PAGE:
Hi, guys. Mark Aselstine with Uncorked Ventures. So, today, something a little different. So, this it a Dibon Brut Reserve, but the important part here is it’s cava.
If you’re not familiar, cava is just the Spanish term for sparkling wine, for lack of a better definition. Sparkling wine’s kind of interesting, right? We mostly call it champagne, but we can’t legally call it that if you’re not making the wine in the Champagne region of France. So, that leads to a number of marketing challenges. There’s a wide assortment of issues that go along with that.
For California vintners, you have some folks who stubbornly still call it champagne, and end up getting dragged into court over it. You have others who are happy to just go with the more generic California sparkling wine. You have other regions that are now building their own sparking wine portfolios, and they have their own brand. It’s like champagne is, it’s really just a brand name, at this point. So, cava in Spain, prosecco in Italy is probably the best known.
This came up because I talked about yesterday, about how yields in cooler climate vineyard sites are often much lower than they are in warmer ones. The average sparkling wine is made in a cool climate vineyard site, and it’s stuff that just doesn’t get ripe normally. So, in California, we look at that, and most sparkling wine is made of pinot and chardonnay here, in the state of California. Those are planted in parts of the vineyard, or part of the state that’s not going to get ripe all the way, and they end up making a sparkling out of it, and that’s perfectly fine, and it works well.
I think the logical question that comes up then, next, is so what happens next? If California can’t produce anything, Washington’s pretty warm, and it’s not going to produce a lot, although I do think, I talked about some of the Puget Sound AVA stuff the other day, and perennial vintners. I think there’s a chance for folks like that to make a damn good sparkling wine in the western part of the state of Washington. Oregon obviously can do it, although they seem to be singularly pinot focused, perhaps to a fault.
You’re going to see other countries, in other regions, that are maybe not as necessarily normally wine-focused come into this marketplace. I think the Czech Republic’s a great example of this. They have a long history with fermentation sciences. They make some great beer, that’s to be sure, and they do have wine production facilities available. Really, when you talk to wine makers, they’ll tell you a couple of things. First, the important thing is not to learn to make wine. The important thing is to learn how to handle fermentation. When you have a large group of people that already know how to handle fermentation, then that gives you the opportunity to make quality wine.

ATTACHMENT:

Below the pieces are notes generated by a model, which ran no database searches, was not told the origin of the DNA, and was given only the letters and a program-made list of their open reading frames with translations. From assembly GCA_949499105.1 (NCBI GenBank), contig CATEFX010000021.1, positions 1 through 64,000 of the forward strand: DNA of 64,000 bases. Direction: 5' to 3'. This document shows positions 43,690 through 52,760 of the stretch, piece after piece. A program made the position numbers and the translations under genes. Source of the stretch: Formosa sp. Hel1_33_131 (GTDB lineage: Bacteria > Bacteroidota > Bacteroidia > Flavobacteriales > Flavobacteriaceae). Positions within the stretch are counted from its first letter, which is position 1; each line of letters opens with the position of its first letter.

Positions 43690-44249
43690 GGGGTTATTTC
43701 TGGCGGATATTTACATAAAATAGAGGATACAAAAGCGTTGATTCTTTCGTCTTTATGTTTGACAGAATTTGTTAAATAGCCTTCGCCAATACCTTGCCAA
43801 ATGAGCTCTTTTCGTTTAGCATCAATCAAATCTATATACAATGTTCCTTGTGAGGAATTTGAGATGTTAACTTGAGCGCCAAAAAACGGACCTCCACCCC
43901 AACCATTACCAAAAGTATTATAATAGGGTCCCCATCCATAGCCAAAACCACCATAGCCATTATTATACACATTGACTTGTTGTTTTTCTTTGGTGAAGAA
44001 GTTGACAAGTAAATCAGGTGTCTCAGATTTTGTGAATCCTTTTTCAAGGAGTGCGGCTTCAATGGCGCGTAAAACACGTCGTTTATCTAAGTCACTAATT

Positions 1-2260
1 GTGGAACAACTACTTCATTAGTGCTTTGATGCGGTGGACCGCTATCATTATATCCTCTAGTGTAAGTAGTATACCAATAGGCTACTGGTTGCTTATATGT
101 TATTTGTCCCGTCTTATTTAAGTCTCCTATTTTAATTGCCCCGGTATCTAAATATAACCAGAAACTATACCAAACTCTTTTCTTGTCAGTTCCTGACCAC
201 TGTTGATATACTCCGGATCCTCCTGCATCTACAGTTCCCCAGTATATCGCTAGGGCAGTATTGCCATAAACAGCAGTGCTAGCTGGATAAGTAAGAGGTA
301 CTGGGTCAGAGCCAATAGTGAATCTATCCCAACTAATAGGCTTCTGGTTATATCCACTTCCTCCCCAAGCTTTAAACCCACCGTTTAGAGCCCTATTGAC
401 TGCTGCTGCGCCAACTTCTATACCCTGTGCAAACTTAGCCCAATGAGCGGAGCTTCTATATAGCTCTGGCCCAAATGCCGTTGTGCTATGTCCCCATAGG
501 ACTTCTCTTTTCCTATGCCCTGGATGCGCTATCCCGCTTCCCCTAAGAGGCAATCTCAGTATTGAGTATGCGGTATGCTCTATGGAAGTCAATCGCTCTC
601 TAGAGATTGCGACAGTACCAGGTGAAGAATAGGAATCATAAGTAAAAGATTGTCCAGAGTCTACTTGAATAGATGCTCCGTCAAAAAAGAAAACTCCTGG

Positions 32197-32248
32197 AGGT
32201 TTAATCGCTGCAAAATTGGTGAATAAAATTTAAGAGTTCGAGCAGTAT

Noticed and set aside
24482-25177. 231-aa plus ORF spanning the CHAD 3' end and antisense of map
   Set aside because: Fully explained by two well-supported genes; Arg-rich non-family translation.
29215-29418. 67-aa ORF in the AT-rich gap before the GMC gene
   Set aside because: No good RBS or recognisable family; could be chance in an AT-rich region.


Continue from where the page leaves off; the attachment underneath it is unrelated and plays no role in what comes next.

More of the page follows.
So, I think you will see Czech Republic making wine. I think you’re going to see someone in South America, I don’t want to – I hesitate to try to guess exactly who it’s going to be – will start a sparkling wine program that $10 to $15 dollar a bottle sale in the United States, if not a little bit lower than that, and I think there will be other regions in eastern Europe that try to come into that market segment, too.
Once again, I just thought it was a little bit interesting, based on yesterday, coming and talking about what happens at a lower yielding vineyard site. The lower yield is good for high quality wine, but it does limit what you can put there, and what a winery could produce. That’s one of the reasons why sparkling wine isn’t made in the numbers in California that it is elsewhere, and that’s why we have a generic sparkling wine designation here in California, instead of cava, prosecco, or champagne, because they have a larger market segment [00:03:38], and they have more producers.
So, once again, Mark Aselstine with Uncorked Ventures, hope everybody’s having a good one.